Singles Going Steady
his week on Singles Going Steady—The Black Eyed Peas get it both started and retarded, Fantasia Barrino wastes about ten of her fifteen minutes with her #1 single, modern rock gets sexy again, and for the third time in almost as many weeks, the deadly coolide riddim rears its ass-shaking head. Watch and learn.
Pitbull feat. Lil’ Jon
Josh Timmermann: This is pretty goddamn hot. It reminds me of that part in Monsoon Wedding where the hot cousin is dancing crossed with, I don't know, every other song Lil’ Jon has ever appeared on.
Ian Mathers: Cue the law of diminishing returns; that Coolie riddim and Lil’ Jon’s presence are both getting more tiresome each time I hear them. This is okay, but not a patch on Nina Sky’s use of the riddim, or even Elephant Man’s. And except for the riddim, there’s not much to distinguish the track.
Akiva Gottlieb: Okay, so I’m sorta starting to understand. All these dudes decided—hey, we’re going to record a bunch of hit songs over the same riddim (ne: rhythm) and get worshipped like gods. Well, I’m not that stupid. I see what game they’re playing. Regardless, the riddim wasn’t that mindblowing the first time around, so why should Pitbull reap any of my belated semi-appreciation of Nina Sky’s coolie-buoyed “Move Ya Body” single?
Andrew Unterberger: This song cheats. It uses the coolie riddim and has lots of random interjections from Lil’ Jon—two factors that automatically make it at least a five, even though several other recent songs have used each of these factors, and better. I’ll give it another couple points for that awesome shout-along foreign language chorus. Can’t wait till I have it totally memorized.
Gavin Mueller: What the Diwali riddim was for 2003, this riddim (what's its name?) is poised to be for '04. Unfortunately, this track needs more than Lil Jon's increasingly self-parodic grunts to make it stand out from its catchier brethren. Maybe some Eastside synth sirens? Or lyrics that sound like Pitbull spent more than 20 weed-steeped minutes on them? At least practice that fake Jamaican brogue a little bit before you get in the booth, guys! Lil’ Jon, you have my number. We need to talk.
The Von Bondies
Josh Timmermann: "Something about 'these deep wounds' and 'a million lies that speak no truth,' blah blah blah, come on, come on, Jack White kicked my ass, come on, come on!" (3)
Ian Mathers: I was lead to believe that the Von Bondies were garage rock or whatever, but listen to Jason Stollsteimer’s voice: The delivery is very early Bono. I don’t think it’s deliberate, but the tension between his arena-sized voice and the skuzzy thrash of the rest of the song is pretty great.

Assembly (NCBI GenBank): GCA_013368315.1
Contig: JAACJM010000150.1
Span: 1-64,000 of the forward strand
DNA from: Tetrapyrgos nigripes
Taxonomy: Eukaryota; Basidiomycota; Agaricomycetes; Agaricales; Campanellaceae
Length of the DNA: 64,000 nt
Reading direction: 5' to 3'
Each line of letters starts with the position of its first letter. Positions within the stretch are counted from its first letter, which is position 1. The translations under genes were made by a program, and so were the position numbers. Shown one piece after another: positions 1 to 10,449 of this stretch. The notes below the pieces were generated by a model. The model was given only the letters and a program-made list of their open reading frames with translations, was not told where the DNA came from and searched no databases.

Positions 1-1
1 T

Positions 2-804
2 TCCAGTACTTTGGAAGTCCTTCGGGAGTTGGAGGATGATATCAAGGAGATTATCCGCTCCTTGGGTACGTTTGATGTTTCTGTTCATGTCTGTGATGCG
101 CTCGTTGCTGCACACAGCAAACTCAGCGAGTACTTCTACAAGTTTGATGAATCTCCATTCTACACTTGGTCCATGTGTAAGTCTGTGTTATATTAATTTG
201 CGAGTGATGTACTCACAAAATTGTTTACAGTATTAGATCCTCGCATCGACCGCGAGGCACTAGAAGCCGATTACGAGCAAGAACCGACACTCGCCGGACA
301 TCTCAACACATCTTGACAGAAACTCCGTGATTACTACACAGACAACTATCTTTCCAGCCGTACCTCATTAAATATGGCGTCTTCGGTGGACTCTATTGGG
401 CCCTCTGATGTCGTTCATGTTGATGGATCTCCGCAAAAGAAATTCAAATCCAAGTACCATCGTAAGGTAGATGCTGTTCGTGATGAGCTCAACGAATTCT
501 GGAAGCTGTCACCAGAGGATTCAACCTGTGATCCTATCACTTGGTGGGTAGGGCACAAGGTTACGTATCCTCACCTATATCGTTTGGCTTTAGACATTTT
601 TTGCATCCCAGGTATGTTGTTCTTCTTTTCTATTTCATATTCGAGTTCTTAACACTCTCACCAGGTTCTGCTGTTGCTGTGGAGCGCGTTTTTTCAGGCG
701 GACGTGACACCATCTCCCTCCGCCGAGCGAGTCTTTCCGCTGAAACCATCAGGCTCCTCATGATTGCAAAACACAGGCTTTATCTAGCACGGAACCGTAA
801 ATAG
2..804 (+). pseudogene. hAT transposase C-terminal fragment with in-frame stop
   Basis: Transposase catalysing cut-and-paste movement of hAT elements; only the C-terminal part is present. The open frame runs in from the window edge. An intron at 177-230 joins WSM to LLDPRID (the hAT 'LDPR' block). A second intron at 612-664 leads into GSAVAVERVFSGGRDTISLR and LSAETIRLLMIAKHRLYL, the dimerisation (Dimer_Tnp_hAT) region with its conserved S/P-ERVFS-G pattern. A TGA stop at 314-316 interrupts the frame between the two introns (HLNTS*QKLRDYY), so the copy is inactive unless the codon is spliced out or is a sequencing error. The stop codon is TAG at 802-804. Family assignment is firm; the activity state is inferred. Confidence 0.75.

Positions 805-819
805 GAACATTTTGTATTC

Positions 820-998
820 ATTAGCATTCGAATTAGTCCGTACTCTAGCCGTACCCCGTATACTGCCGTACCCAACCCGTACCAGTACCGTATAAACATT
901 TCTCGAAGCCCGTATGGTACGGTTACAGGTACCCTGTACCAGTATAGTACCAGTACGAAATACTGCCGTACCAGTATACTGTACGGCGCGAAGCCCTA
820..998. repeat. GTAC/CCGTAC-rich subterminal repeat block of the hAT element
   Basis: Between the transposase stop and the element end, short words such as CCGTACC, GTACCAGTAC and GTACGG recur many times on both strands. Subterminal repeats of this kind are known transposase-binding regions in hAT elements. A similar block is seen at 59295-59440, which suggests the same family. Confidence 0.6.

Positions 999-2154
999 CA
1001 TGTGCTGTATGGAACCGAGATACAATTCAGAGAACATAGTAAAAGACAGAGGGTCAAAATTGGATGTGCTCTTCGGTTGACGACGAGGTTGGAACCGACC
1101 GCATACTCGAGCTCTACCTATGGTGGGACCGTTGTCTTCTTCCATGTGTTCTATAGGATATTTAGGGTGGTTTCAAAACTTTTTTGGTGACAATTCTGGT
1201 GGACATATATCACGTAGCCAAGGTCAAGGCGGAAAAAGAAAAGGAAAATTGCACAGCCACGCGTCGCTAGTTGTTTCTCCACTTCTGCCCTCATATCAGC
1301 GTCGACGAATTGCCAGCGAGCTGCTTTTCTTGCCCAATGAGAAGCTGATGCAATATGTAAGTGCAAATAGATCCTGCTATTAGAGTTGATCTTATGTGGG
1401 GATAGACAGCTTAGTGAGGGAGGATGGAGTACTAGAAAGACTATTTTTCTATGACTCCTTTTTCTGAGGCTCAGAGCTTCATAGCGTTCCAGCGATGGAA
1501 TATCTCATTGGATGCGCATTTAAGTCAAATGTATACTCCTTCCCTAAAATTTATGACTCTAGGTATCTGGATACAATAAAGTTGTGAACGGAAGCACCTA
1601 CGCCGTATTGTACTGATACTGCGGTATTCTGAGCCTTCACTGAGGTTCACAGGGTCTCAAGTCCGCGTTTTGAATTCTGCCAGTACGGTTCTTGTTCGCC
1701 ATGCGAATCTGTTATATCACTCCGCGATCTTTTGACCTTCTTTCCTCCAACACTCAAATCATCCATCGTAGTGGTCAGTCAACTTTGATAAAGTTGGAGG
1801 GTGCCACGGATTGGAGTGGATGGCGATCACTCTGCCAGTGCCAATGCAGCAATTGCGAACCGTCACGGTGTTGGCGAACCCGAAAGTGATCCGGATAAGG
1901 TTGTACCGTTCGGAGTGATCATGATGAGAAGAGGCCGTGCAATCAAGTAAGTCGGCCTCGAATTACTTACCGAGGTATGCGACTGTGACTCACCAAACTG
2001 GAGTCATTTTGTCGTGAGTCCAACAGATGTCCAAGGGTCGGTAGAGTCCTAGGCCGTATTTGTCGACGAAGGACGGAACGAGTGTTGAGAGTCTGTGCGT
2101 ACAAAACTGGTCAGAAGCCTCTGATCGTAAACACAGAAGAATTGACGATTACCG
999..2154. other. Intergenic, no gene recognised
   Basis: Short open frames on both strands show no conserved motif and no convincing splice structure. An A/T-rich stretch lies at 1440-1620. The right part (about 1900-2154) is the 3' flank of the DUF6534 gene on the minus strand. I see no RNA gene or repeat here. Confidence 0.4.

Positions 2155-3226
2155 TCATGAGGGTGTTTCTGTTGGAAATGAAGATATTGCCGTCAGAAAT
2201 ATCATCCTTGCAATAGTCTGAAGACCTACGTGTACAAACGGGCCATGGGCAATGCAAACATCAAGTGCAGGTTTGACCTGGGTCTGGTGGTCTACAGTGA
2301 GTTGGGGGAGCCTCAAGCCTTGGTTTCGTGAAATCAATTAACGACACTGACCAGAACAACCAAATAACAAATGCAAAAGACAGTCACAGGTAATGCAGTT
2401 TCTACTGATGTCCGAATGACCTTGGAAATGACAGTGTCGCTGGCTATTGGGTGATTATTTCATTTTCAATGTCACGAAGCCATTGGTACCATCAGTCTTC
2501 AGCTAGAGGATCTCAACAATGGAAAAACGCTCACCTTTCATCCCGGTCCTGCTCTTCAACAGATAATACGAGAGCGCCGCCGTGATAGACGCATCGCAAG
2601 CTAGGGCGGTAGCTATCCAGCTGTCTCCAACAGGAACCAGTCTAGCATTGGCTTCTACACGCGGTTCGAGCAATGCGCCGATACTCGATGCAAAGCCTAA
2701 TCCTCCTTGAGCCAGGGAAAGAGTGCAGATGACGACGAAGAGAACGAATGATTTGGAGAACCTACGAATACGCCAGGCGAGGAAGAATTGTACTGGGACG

Akiva Gottlieb: One of the better singles spawned by garage rock part deux, “C’mon C’mon” is a raw, impassioned blast of concentrated rock energy. The call-and-response is infectious, the primitive simplicity is charming, and the song’s main flaw is that it ends too soon.
Andrew Unterberger: Another modern garage rock classic—this song won’t get that big or ever really be remembered by anyone, but maybe 10 years from now it’ll pop up on some genre collaboration next to Ima Robot and The Hives and—as it does now—it’ll sound pretty damn good.
Gavin Mueller: Remember that Hives song a couple years back that you thought was pretty good? Of course you don't! Here's something that's almost as good in the meantime. Coming to an iPod commercial near you!
Somebody Told Me
Josh Timmermann: Well, shit. I thought this was going to be that band from last year, the Kills. I liked them. I just figured the "er" part was a typo, or perhaps an attempt for that duo to sound a bit more intimidating. This Killers group isn't nearly as good, and, frankly, they’re not capable of killing anything larger than a very small puppy.
Ian Mathers: This is the most overblown thing I’ve heard in months, from the vocal delivery and lyrics to the cheesy techno whooshes to pretty much everything else. Which is awesome. The fact that the chorus puts me in mind of “Girls And Boys” ain’t half bad, either. I hear the album is half shit, and it’s easy to see how this walks a thin line between foolish genius and sheer awfulness.
Akiva Gottlieb: The chorus loses its novelty after about half a listen, but The Killers’ impeccably produced discopunk smash is a bouncy, booty-shakin’ ode to urban androgyny. Their name doesn’t scare me. Their groove kinda does.
Andrew Unterberger: Yeah, this is actually pretty great. Synths in rock are vastly under-used these days, and this band’s got that Interpol guitar sound to anchor it as well. Chorus is kind of disappointing, but this song is still a total winner.